3 Good


Vikas Bahl returns to direct his third film, on the heels of the widely-lauded Queen. While that movie was grounded in realism, Shaandaar plays out like a glossy Disney-esque fairy tale.

Every scene in Shaandaar feels like a page of an illustration-filled story book. The characters are over-the-top without any negative shades, the movie is set in a Victorian-era castle, heck, there's even an adorable animated prologue.

It has been touted as 'India's first destination-wedding film', and that should have been enough of a clue to figure out that there's not going to be any story here, so to speak. Which is absolutely fine, as such films rely on the cast and a tight screenplay to push them across the line. And it's safe to say that Shaandaar succeeds in that.

The movie, in a sense, is quite reminiscent of Hum Aapke Hain…Koun? in terms of its simplistic event-by-event linear narrative. The only difference being the modern-day additions of a wedding picnic, a bachelor party and a 'black and white night' to the usual wedding rigmarole.

It's unfair to label the cast as characters. They're just playing caricatures here. Alia Bhatt plays (surprise!) Alia Arora, an insomniac and sister of the BTB (bride-to-be, a recurring gag in the film). Her bubbly know-it-all persona and wide-eyed innocence is charming. On the other hand, Shahid Kapoor underplays his part as the wedding planner, Jagjinder Joginder (JJ), not having anything extraordinary to do.

Sanah Kapoor (Shahid's sister) plays the wedding bride, Isha, and is incredibly chirpy. However, as he very often does, it is Pankaj Kapur who effortlessly steals the show, as Alia's and Isha's father. His chemistry with Alia is endearing, and his confrontations with Shahid are the highlight of the film!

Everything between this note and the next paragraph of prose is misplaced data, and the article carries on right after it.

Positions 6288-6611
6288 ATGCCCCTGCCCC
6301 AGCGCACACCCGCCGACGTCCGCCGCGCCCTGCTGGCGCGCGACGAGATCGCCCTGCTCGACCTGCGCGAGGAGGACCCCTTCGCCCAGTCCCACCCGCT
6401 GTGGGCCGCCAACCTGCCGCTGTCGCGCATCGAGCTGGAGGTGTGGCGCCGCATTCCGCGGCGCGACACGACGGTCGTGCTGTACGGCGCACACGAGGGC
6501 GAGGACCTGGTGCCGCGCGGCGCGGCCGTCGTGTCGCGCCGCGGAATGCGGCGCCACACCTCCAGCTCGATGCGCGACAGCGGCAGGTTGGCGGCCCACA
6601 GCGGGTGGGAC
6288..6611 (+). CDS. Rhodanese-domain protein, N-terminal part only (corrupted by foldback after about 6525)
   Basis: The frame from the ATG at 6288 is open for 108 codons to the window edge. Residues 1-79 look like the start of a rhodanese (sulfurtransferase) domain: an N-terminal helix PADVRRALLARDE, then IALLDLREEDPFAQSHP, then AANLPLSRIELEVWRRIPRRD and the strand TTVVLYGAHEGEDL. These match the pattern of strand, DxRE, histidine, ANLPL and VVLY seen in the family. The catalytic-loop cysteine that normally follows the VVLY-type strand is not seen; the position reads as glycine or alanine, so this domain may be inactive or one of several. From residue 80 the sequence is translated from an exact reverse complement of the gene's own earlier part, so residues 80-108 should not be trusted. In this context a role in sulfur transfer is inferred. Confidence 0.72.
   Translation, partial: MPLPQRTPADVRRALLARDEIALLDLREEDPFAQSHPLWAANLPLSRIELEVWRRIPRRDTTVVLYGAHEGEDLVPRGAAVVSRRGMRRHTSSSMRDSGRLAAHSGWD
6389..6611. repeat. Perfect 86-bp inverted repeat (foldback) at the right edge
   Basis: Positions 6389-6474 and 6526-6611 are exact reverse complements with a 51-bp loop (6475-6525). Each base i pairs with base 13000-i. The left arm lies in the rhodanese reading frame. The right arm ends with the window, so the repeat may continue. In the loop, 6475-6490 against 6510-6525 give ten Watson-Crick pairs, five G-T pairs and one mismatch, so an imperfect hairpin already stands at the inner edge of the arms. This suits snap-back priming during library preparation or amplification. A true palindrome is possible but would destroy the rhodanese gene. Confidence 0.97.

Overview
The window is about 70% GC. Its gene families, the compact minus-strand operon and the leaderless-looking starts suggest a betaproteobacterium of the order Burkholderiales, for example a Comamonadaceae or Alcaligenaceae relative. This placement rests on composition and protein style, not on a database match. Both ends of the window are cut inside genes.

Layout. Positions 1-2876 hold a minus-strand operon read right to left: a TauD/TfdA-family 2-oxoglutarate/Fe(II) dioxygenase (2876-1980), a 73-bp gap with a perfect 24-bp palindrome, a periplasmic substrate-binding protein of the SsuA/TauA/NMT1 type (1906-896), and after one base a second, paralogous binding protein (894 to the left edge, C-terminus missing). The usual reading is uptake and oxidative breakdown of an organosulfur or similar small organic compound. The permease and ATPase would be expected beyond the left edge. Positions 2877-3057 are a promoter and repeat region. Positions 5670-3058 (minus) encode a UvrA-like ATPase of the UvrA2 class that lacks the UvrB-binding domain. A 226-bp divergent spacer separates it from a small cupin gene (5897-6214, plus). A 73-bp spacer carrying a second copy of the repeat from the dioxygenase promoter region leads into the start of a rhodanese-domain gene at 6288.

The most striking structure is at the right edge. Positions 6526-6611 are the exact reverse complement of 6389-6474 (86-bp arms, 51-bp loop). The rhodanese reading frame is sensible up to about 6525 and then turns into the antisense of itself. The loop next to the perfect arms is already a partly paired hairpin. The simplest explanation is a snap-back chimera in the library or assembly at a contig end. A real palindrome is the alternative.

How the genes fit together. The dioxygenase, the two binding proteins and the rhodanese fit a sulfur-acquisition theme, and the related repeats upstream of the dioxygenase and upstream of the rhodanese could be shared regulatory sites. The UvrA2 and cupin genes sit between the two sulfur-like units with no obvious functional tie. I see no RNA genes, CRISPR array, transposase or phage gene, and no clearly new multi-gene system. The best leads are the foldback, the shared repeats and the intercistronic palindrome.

Amongst the rest of the cast, there's Sanjay Kapoor, making a shoddy imitation of brother Anil, who plays an excruciatingly stereotyped Sindhi, which gets annoying after a point of time. Sushma Seth deserves a special mention here, as she is absolutely hilarious as the overtly bossy grandmother.

The outdoor locations are picturesque, and extremely pretty. Leeds and Poland have been beautifully captured. Each and every frame is splashed with color and pleasing to the eyes.

A special mention needs to be given to Amit Trivedi who's composed the music and the background score. The picturisation of each song is superb, culminating into Senti Waali Mental's brilliant jugalbandi. There are a couple of bonus tracks in the film. And an extremely hilarious rap titled 'Monday ka khaana Tuesday ko'!

Shaandaar is as over-the-top and absurd as it gets. This is a movie where frogs are named …and named Ashok nonetheless. Where the saas hates her sons and loves her bahu. Where a sneeze shakes the earth and blasts off the International Space Station. Where the leads start playing hide-and-seek, just cause it's been a while since one of them's played it. Where a kid has the ability to light a wheelchair on fire with an arrow. Where a wedding pandit is actually a cricket commentator. I could go on and on about the ludicrousness the film manages to achieve.

However, behind all the the absurdities, Shaandaar does have a soul. The characters are endearing enough. There's not a dull moment throughout the film. Bahl ensures that he doesn't drag any scenes, keeping the screenplay taut. While it may not reach the highs that Queen did last here, it does manage to engage you in its quirky, oddball way.

All in all, Shaandaar does live up to its title. Go watch this movie, fairytale!